Portage

Portage (1,2 pôrˈtəj; 3 pôrˈtĭj) [key]. 1 Town (1990 pop. 29,060), Porter co., NW Ind., a suburb of Gary, on Lake Michigan; inc. 1959. The town, which was once surrounded by great industries, manufactures steel and a number of other goods. It is also a shipping center; Burns International Harbor, built in the 1970s, accommodates ocean vessels. Indiana Dunes National Lakeshore (see National Parks and Monuments, table) is nearby.

2 City (1990 pop. 46,042), Kalamazoo co., SW Mich.; inc. 1963. There is printing, tool and die manufacture, and motor vehicle assembly. Other manufactures include metal and plastic products and chemicals.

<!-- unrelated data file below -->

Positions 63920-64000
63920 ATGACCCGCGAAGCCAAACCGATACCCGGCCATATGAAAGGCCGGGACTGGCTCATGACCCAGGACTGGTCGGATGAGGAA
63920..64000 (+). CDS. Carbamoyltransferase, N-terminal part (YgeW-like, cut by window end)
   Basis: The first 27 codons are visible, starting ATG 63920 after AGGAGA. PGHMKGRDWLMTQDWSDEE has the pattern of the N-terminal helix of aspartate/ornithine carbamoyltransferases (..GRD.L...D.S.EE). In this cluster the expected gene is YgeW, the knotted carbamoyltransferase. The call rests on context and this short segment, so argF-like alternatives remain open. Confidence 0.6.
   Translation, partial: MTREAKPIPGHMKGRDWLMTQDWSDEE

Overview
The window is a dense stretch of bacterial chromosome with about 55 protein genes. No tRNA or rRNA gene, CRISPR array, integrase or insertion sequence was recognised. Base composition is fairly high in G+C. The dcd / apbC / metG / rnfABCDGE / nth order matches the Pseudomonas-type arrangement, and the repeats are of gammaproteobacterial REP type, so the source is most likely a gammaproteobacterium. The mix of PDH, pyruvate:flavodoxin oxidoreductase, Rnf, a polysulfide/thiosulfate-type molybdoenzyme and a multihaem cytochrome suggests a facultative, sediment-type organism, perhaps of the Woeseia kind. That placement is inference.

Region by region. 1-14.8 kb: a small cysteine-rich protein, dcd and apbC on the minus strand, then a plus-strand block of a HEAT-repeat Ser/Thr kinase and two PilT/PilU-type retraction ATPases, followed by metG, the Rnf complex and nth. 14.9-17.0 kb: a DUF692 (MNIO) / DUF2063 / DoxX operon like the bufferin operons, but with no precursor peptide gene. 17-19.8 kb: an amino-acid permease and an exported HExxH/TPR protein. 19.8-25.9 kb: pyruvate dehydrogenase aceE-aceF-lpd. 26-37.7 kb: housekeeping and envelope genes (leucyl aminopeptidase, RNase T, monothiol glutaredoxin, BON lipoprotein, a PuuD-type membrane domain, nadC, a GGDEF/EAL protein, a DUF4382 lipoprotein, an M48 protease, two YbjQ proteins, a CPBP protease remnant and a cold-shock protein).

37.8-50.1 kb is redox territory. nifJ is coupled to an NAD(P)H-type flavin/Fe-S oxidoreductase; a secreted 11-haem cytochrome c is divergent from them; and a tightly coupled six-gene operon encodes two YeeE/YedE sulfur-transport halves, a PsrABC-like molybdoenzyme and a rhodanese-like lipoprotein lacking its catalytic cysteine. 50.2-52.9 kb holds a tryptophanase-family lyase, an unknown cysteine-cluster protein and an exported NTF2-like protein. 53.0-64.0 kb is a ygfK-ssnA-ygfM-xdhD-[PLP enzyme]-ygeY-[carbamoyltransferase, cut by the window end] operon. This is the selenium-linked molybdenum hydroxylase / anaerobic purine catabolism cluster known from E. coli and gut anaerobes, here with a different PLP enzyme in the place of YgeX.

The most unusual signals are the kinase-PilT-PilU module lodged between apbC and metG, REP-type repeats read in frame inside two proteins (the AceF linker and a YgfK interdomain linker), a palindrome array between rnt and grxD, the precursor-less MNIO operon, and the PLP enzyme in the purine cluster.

3 City (1990 pop. 8,640), seat of Columbia co., central Wis.; inc. 1854. In 1673, Louis Jolliet and Father Marquette were the first Europeans to use the important portage link in the water route from the Great Lakes to the Mississippi. The path has become a ship canal, and the city is an agricultural trade center with some light manufacturing industry. Part of Fort Winnebago (1828) has been restored as a museum. Zona Gale and Frederick Jackson Turner were born in Portage.

The Columbia Electronic Encyclopedia, 6th ed. Copyright © 2012, Columbia University Press. All rights reserved.

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